Thursday, May 6, 2010

vs ramachandran

Vilayanur Subramanian "Rama" Ramachandran is a neurologist best known for his work in the fields of behavioral neurology and psychophysics. He is currently the Director of the Center for Brain and Cognition, Professor in the Psychology Department and Neurosciences Program at the University of California, San Diego, and Adjunct Professor of Biology at the Salk Institute for Biological Studies.
Ramachandran initially obtained an M.D. at Stanley Medical College in Madras, India, and subsequently obtained a Ph.D. from Trinity College at the University of Cambridge. Ramachandran’s early work was on visual perception but he is best known for his experiments in behavioral neurology which, despite their apparent simplicity, have had a profound impact on the way we think about the brain.
Ramachandran has been elected to fellowships at All Souls College, Oxford, and the Royal Institution, London (which also awarded him the Henry Dale Medal). He gave the 2003 BBC Reith Lectures and was conferred the title of Padma Bhushan by the President of India in 2007. He has been called “The Marco Polo of neuroscience” by Richard Dawkins and "the modern Paul Broca" by Eric Kandel. Newsweek magazine named him a member of "The Century Club", one of the "hundred most prominent people to watch" in the 21st century.
Ramachandran has pursued two parallel careers; one in the study of visual perception, using the methods of psychophysics, which permit clear inferences about what someone is seeing, based on what they report, and the other in neurology, and in particular towards a number of neurological syndromes. He is credited with introducing the use of visual feedback as a treatment for phantom limb pain (the mirror box), rehabilitation after stroke, and RSD (complex regional pain syndrome). He is also known for his experiments and speculations (together with Edward Hubbard and David Brang) in the field of synesthesia. More recently his work has focused on the cause of autism.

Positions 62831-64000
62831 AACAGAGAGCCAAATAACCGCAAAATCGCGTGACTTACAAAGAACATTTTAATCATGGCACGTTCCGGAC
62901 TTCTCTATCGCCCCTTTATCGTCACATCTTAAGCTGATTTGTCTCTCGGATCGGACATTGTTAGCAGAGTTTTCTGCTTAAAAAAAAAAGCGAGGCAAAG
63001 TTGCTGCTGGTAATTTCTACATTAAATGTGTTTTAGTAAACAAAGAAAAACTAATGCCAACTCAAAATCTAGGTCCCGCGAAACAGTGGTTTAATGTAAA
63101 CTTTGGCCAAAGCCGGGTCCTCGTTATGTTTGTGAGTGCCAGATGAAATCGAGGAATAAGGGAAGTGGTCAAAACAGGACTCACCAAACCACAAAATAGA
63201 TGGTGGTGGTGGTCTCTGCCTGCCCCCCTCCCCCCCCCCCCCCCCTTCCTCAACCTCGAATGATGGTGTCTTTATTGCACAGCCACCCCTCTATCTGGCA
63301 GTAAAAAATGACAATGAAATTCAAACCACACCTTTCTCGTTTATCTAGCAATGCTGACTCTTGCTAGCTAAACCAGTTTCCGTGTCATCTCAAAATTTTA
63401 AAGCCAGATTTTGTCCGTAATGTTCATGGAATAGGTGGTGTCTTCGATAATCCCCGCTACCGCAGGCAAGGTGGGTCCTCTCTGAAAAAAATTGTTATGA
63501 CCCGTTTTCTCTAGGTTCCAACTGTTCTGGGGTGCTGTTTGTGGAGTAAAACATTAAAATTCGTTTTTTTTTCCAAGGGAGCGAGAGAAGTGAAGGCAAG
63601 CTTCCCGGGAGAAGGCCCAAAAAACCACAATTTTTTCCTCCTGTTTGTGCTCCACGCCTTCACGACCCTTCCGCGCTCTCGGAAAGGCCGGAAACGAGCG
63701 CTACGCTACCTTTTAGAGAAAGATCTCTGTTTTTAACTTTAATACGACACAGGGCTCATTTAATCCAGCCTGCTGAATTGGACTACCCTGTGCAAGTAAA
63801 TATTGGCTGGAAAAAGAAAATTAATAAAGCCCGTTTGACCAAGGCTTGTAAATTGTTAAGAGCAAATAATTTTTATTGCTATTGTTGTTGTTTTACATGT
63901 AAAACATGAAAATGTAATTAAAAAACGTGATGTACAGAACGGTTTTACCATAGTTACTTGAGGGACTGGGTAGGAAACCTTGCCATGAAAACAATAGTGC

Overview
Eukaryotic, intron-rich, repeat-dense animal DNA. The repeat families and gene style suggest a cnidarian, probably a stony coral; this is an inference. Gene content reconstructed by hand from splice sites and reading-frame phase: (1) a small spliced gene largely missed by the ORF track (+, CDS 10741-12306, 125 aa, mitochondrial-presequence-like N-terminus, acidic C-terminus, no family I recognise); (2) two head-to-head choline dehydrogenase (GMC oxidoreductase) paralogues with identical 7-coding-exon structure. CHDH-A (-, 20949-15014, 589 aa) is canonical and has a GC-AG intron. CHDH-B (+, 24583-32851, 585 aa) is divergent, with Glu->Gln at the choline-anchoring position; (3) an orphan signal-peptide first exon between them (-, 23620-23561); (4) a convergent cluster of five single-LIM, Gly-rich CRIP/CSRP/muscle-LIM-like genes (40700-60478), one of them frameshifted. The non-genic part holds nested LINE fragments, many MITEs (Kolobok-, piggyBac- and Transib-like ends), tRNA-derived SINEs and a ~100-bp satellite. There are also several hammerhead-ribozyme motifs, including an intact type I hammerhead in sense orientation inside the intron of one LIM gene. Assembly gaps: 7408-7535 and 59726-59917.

Ramachandran has published over 180 papers in scientific journals. Twenty of these have appeared in Nature, and others have appeared in Science, Nature Neuroscience, Perception and Vision Research. He is author of the acclaimed book Phantoms in the Brain that has been translated into nine languages and formed the basis for a two part series on BBC Channel 4 TV (UK) and a 1-hour PBS special in the USA. He is the editor of the Encyclopedia of the Human Brain (2002), and is co-author of the bi-monthly "Illusions" column in Scientific American Mind.
Apart from his research on the mind, Ramachandran is also interested in cryptography and ancient languages;
The Indus Valley Code
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